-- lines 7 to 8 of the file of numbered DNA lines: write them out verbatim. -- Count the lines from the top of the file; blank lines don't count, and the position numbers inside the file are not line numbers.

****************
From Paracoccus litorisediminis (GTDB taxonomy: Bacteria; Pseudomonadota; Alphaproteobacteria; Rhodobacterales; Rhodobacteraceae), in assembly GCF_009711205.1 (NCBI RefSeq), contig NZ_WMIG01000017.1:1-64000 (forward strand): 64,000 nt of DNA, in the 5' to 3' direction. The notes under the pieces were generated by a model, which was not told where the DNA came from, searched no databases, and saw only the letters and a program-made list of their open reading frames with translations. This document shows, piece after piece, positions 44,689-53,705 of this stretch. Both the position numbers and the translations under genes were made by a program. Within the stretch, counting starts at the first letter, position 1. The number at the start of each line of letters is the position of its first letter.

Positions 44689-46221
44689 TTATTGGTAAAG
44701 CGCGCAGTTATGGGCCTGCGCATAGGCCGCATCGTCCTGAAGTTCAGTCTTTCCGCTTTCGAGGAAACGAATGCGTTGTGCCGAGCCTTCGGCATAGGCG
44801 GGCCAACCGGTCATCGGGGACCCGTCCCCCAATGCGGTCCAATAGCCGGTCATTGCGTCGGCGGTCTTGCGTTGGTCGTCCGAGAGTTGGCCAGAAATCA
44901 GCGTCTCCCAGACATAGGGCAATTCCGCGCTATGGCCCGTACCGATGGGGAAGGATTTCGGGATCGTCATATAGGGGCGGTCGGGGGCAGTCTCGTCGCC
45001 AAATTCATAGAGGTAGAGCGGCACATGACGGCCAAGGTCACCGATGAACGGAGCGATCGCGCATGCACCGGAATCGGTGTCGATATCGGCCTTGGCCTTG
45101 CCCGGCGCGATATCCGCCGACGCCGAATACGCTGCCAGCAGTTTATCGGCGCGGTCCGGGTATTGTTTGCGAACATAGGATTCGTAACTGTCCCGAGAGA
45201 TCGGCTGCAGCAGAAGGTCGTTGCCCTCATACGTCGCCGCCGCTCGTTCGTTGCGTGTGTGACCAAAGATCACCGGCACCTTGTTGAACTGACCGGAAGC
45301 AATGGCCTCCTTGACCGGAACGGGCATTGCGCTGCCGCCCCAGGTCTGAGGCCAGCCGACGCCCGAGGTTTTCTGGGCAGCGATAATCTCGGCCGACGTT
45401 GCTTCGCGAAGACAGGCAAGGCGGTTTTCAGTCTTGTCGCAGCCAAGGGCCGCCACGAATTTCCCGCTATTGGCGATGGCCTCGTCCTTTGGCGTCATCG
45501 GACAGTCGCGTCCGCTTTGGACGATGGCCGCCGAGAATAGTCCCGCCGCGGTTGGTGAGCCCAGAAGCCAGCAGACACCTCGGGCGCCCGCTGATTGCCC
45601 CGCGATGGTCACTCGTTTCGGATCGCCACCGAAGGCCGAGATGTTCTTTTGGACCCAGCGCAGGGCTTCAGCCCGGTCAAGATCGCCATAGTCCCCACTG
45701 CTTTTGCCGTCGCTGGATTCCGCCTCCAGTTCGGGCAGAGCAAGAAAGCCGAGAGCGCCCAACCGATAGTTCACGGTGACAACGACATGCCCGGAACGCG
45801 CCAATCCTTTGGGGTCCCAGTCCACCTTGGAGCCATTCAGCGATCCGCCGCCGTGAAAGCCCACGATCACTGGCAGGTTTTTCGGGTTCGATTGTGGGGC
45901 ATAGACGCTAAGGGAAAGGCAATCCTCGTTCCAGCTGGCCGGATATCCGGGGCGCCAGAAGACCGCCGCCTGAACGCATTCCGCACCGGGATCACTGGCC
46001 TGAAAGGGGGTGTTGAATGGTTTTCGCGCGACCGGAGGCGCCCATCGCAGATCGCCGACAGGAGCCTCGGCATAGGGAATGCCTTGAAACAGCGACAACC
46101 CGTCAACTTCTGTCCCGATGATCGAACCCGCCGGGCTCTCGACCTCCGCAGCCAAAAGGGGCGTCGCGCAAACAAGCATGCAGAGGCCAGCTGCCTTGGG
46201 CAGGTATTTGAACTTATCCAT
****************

45001 AAATTCATAGAGGTAGAGCGGCACATGACGGCCAAGGTCACCGATGAACGGAGCGATCGCGCATGCACCGGAATCGGTGTCGATATCGGCCTTGGCCTTG
45101 CCCGGCGCGATATCCGCCGACGCCGAATACGCTGCCAGCAGTTTATCGGCGCGGTCCGGGTATTGTTTGCGAACATAGGATTCGTAACTGTCCCGAGAGA